PriestmanGoode's Zero Wants To Deliver The Circular Economy To Takeout
by Rudy Sanchez on 08/13/2020 | 3 Minute Read
As social distancing has closed restaurants across the world, many establishments and patrons have turned to dining-at-home until it is safe to dine in once again. Unfortunately, doing so usually necessitates the need for take-out packaging, mainly, single-use containers to keep items separated until mealtime. And, of course, much of it is unrecyclable.
Studio PriestmanGoode is looking to create a more sustainable packaging method for takeout and delivered meals with a reusable concept that also makes use of eco-friendly materials made from agricultural waste like discarded cocoa bean shells. The project was conceptualized as part of Wallpaper* Re-Made, which connects top designers, makers, architects, and engineers to design and create thought-provoking projects that can enrich and endure.
The takeout system is called Zero and found inspiration in Japanese bento boxes and Indian tiffin, consisting of durable food containers that can get stacked on top of each other, requiring a single lid for multiple dishes which fit into a carrier bag. Everything can get washed and reused, and PriestmanGoode envisions having the Zero in a network of restaurants and takeaways while providing an incentive for customers to return the packaging, such as a discount on future orders.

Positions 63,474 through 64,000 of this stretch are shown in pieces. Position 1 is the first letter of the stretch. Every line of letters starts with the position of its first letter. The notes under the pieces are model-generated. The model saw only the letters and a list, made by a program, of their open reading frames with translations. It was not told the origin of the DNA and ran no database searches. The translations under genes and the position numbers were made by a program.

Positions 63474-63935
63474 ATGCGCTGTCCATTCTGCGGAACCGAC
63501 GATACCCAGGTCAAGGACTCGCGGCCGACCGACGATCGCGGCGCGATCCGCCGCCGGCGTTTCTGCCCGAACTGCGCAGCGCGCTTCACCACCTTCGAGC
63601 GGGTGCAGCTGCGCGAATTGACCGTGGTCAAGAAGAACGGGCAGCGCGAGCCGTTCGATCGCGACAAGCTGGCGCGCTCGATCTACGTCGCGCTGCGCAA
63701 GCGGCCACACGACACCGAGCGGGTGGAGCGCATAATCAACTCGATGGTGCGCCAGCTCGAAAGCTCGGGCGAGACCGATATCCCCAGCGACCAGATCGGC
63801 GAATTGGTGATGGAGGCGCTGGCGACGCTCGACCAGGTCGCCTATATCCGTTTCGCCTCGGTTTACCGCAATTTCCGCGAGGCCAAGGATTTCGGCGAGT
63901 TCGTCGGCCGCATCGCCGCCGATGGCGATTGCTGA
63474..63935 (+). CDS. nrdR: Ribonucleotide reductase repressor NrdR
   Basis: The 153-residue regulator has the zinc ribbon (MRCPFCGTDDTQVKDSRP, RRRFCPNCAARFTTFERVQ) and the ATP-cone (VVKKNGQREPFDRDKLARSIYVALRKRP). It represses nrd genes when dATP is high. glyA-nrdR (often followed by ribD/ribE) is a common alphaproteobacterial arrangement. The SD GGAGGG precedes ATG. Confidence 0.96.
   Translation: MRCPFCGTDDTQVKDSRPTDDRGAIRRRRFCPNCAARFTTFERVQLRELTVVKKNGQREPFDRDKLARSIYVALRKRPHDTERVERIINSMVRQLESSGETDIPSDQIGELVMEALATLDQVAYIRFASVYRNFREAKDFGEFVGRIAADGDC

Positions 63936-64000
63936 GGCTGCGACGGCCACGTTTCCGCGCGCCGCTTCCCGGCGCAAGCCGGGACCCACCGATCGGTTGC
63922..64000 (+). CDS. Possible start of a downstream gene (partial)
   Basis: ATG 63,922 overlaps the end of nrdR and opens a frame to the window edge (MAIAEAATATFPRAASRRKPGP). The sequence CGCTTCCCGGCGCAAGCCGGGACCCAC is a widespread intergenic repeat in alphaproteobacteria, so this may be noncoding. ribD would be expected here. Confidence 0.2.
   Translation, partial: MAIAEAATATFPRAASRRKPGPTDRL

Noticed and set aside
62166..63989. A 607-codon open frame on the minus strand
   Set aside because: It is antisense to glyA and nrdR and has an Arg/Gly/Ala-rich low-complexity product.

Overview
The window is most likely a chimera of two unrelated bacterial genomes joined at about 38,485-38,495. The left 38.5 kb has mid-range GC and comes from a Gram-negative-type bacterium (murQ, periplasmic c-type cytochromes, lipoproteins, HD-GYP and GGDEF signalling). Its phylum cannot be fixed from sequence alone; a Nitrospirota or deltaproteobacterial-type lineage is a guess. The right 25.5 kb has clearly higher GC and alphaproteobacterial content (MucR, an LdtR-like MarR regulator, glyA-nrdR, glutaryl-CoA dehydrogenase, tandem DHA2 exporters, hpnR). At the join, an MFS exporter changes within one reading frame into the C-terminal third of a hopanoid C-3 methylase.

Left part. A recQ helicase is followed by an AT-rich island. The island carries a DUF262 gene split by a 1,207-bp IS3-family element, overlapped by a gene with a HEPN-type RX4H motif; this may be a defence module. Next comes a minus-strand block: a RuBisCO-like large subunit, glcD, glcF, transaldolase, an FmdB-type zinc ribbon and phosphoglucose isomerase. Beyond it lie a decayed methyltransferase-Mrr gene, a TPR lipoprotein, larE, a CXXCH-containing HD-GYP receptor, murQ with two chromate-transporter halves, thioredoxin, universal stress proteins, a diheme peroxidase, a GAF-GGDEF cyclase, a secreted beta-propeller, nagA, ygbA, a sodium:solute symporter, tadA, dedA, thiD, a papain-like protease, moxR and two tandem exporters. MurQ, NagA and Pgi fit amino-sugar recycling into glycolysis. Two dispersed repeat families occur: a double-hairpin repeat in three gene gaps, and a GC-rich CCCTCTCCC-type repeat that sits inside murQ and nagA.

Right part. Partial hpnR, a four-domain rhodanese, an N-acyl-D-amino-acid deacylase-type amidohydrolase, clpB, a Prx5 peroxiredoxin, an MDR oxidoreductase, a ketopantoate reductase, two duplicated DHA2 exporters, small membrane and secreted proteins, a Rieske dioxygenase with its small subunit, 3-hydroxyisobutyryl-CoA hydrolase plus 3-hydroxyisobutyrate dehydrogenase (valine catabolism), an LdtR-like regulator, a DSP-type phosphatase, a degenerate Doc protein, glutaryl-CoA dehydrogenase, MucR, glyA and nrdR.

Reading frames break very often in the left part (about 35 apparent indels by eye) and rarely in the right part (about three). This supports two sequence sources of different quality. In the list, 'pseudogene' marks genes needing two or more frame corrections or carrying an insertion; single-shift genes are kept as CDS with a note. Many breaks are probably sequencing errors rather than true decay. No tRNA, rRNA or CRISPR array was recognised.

Zero was developed with designer Paula Nerlich, using her COCOA bioplastic made from discarded cocoa material, as well as design studio T? Syml, the same collective responsible for the mycelium-based takeout bag liner. Additionally, the bag lid makes use of firm Ananas Anam’s Piñatex, a leather alternative made from pineapple leaves.
Other materials used include Yulex, a neoprene-like rubber material, along with studio crafting plastics! own Nuatan biodegradable material, which withstands high temperatures and is made out of corn, sugar, and waste cooking oil. Finally, designer Margarita Talep contributed a cling wrap replacement made from algae.
“We began this project before the pandemic took hold, with a goal to design takeaway packaging as a desirable object; create something that customers would value and that would lead to positive changes in behavior,” explains Jo Rowan, Associate Director of Strategy at PriestmanGoode, in a press release.
“This has become even more important now, as there has been a rise in at-home dining, and the concept of "tablescaping"(elaborate, decorative table arrangements ) has moved from social events into the home," she added. "It presents an opportunity for design to create something that can contribute to a sense of occasion, that is beautiful, practical, and sustainable. As a society, we have to move away from a culture of disposables and focus on principles of [the] circular economy."
The Zero project will be on display at the 2021 Salone del Mobile in Milan, Italy.
Dieline Media & PRINT Magazine